Wednesday, September 20, 2006

Online history of UK phone books

London: It wasn't that long ago you could pick up the phone and speak to anyone you wanted be it Sir Winston Churchill, Laurence Olivier or even the man who started it all, Alexander Graham Bell.

Nowadays, footballers, politicians and pop stars go ex-directory to stop members of the public ringing up and haranguing them.
But phone books dating back to 1880 have now been made available online and show that, until fairly recently, almost everyone was listed.

Other 'celebs' you could have contacted include actor Sir John Gielgud, film director Alfred Hitchcock and Dracula author Bram Stoker. A close reading of the 1941 edition also reveals that you could have phoned a Capt John Terry, of London, a number of George Bushes and James Kirks, as well as the odd Lily Allen.

Back then, people could still ask to go ex-directory but there was little point because numbers were created for names in strict alphabetical order.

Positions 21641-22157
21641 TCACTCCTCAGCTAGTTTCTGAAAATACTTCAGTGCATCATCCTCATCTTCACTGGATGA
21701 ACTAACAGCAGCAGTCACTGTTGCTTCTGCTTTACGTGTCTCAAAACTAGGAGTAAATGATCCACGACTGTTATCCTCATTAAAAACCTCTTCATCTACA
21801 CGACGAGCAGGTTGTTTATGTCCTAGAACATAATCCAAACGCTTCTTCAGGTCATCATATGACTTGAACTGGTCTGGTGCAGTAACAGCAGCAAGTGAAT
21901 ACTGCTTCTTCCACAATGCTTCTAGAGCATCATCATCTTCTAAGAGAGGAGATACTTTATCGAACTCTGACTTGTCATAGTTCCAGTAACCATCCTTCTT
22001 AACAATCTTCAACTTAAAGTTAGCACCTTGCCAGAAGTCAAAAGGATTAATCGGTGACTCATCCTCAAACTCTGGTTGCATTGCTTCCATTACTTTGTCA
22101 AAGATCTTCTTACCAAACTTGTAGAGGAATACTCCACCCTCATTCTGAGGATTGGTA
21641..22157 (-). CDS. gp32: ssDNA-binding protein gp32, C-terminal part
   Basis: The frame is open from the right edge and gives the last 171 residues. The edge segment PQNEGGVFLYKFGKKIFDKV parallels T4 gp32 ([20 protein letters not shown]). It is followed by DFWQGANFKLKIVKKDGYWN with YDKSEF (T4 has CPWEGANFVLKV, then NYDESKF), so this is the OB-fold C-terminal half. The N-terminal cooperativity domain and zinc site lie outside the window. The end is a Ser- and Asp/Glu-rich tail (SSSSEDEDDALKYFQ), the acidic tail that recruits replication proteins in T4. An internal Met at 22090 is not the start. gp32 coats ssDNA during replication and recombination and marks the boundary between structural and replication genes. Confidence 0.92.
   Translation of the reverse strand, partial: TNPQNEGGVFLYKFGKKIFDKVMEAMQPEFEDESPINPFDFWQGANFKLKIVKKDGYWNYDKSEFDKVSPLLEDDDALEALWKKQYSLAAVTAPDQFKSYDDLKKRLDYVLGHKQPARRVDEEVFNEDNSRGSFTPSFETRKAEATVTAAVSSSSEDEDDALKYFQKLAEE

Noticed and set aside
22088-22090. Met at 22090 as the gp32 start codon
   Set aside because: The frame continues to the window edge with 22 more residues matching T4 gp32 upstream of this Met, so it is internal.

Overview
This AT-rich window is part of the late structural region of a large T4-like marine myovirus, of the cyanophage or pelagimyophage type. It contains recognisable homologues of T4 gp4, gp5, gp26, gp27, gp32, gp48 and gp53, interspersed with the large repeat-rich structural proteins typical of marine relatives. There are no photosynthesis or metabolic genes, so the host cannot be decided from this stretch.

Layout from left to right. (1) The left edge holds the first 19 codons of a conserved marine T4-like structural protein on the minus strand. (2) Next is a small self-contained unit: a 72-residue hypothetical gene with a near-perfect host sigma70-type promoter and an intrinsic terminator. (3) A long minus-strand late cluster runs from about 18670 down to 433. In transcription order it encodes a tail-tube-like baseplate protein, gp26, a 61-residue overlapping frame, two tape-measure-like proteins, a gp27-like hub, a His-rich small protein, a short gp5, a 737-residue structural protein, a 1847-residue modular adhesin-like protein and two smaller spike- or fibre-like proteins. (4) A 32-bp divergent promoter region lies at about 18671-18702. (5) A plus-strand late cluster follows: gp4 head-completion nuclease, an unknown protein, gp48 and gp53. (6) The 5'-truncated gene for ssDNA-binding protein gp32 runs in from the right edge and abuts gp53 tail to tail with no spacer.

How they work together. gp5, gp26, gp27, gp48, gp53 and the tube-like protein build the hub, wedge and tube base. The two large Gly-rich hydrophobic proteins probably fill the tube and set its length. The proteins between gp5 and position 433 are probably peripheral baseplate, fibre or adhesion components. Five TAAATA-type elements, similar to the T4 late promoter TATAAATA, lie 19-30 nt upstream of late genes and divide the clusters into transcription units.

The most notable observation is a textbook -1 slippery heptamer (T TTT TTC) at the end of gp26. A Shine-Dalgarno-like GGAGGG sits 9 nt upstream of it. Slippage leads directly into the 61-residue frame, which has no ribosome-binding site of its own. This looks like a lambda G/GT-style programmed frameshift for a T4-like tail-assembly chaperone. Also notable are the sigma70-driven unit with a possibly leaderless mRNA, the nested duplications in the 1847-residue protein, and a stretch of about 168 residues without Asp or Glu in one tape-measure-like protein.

The online collection contains more than 250million names ,430 books were printed for London and the Home Counties alone.

Genealogy website has joined up with BT to launch the complete online history of phone books from 1880 to 1984. spokesman Josh Hanna believes it will provide a unique snapshot of 20th-century life ,as well as being invaluable to researchers tracing their family trees. "People today will find it remarkable that, in the those days, you could contact a celebrity just by picking up a phone book,And if they were a politician you could just ring them and lobby them" he said.

However, it was not until the 1940s that phone ownership became common, according t o Sian Wynn-Jones of BT Heritage. "Anyone listed before that was likely to be rich and famous, Being included in the phone book showed you were up with the crowd and people were proud to be included."

Bell is widely considered to have invented the phone in 1876. He and his backers formed the Bell Telephone Company in the US and a year later demonstrated it to Queen Victoria on the Isle of Wight. The first list of phone numbers appeared in 1880.

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